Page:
$15.00
  • "My first introduction to Brazil's Hibria came with last year's DVD/CD live package Blinded By Tokyo. It seems, besides their popularity in South America, they've been a hit in Japan from earlier on in their career. The live set was good showcase for their power metal skills. Now seeking more international recognition, Hibria releases Silent Revenge through AFM Records.I'll admit I was almost put off by Silent Revenge from the start, thanks to the first, and title, cut. Silent Revenge features Andre Meyer of death metal act Distraught offering competing death vocals. I get the addition, but it's still annoying. Later, with Walking to Death, Hibria vocalist Iuri Sanson nears hardcore screamo vocals. All this makes me wonder if, in attempt to be edgier or more commercial, Hibria wants to move more towards modern metal.Alternatively, listening to Silence Will Make You Suffer, Lonely Fight, or the powerful anthem Shall I Keep on Burning (unplugged version is even better), you find both Sanson and Hibria straying little from their traditional heavy power metal roots, with emphasis on heavy. However, sometimes they get a little over ambitious as with The Way It Is. It's decent power metal, just too long. One thing Hibria has always been known for is powerful guitar leads, and there's a truck load of ripping leads all over this album. This simple, but necessary element, puts Silent Revenge beyond a better than average album. Their traditional South American and Japanese fans should enjoy this album, and the band will probably collect more fans in Europe as well. Recommended." - Danger Dog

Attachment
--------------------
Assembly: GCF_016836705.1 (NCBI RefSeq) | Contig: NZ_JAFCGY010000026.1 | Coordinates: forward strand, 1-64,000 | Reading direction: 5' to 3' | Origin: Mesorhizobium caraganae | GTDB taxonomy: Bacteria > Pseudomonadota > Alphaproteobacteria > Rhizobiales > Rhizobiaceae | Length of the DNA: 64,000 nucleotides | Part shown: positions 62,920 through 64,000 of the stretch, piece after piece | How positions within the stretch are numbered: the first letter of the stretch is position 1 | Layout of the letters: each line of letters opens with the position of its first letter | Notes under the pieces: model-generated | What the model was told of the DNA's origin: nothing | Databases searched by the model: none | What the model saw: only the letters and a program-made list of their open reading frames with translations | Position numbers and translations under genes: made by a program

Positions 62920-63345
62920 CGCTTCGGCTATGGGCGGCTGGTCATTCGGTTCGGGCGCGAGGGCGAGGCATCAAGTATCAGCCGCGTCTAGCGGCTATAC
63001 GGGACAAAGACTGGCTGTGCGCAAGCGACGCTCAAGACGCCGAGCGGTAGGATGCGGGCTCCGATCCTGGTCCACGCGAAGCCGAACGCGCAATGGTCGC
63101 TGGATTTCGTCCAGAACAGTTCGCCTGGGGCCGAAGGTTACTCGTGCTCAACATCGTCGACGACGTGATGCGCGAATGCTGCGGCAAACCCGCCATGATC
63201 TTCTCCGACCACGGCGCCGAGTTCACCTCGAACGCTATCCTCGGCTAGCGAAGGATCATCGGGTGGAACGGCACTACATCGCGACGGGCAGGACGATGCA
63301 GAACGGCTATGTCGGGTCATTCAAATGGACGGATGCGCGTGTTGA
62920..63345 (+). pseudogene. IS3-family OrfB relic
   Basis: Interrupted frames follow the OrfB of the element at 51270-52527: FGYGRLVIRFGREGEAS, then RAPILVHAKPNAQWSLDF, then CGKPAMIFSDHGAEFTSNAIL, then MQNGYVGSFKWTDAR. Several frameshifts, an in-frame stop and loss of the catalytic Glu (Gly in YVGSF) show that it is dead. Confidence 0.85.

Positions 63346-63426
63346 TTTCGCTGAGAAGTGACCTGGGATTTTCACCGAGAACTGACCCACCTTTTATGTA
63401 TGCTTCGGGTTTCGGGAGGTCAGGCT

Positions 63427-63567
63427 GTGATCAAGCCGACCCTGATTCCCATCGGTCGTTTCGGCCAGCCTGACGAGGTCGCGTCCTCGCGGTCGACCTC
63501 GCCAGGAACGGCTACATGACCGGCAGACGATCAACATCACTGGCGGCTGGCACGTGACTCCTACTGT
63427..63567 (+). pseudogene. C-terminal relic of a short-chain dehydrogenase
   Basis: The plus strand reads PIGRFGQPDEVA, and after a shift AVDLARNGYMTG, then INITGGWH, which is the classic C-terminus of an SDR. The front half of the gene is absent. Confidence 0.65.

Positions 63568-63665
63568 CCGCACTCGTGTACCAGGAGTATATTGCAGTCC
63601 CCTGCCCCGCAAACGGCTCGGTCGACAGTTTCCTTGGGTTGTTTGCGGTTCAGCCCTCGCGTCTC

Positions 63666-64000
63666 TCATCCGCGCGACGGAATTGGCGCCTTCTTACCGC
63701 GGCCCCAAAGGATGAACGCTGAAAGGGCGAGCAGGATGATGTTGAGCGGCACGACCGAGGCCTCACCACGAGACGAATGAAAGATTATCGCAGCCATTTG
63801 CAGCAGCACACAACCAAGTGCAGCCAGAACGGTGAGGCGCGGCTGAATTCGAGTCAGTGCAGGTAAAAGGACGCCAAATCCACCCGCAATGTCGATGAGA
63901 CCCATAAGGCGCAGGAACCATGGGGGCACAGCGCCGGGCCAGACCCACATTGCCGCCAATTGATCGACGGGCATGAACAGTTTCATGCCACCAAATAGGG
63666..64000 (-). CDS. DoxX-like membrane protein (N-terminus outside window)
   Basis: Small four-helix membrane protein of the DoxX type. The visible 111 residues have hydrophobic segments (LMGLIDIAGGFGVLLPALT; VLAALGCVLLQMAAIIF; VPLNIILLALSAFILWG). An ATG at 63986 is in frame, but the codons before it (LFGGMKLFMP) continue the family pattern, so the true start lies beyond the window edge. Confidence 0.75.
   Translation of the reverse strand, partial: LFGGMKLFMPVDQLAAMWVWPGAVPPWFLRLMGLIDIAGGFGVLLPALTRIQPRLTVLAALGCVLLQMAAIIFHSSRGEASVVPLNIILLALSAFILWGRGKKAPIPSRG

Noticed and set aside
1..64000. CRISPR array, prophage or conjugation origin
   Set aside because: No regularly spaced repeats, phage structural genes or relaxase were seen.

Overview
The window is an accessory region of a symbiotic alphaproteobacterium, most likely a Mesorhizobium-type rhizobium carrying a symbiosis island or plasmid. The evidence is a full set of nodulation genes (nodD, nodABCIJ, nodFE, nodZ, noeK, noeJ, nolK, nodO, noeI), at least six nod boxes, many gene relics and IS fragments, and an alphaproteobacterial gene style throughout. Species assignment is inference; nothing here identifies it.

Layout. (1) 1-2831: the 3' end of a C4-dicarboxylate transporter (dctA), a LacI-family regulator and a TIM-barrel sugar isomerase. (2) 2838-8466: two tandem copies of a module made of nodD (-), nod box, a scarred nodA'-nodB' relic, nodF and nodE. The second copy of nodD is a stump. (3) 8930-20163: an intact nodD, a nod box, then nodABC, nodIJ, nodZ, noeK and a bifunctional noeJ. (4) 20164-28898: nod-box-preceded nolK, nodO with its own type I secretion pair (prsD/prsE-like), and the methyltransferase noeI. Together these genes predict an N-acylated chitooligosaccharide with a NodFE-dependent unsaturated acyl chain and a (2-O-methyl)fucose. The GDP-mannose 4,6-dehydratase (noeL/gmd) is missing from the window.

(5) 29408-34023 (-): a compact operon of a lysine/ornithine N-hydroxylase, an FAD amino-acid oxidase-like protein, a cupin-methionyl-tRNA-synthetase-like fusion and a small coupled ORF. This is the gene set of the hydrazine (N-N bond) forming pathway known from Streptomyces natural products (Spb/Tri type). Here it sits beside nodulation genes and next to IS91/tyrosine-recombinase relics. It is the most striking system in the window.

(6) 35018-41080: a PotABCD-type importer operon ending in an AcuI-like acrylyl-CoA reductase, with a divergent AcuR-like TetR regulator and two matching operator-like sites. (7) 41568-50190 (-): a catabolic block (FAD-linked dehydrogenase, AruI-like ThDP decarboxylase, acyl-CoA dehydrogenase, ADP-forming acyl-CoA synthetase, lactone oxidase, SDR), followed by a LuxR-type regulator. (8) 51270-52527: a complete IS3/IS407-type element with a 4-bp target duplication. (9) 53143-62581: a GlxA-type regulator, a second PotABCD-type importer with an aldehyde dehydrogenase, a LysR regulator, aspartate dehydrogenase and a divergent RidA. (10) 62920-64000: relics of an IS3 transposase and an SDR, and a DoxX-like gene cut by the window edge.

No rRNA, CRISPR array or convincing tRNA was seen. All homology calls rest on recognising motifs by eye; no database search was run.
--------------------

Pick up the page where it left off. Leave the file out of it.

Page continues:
$15.00
  • Limited edition digipak comes with a bonus track - a cover of The Tea Party's "Temptation".First studio album in five years from this revered band. Like a fine wine, Nevermore keeps getting better with age, improving their game along the way. For my personal taste they are the best of the US power metal bands going and probably the heaviest. This album was produced by Peter Wichers and Andy Sneap mixed.
    $5.00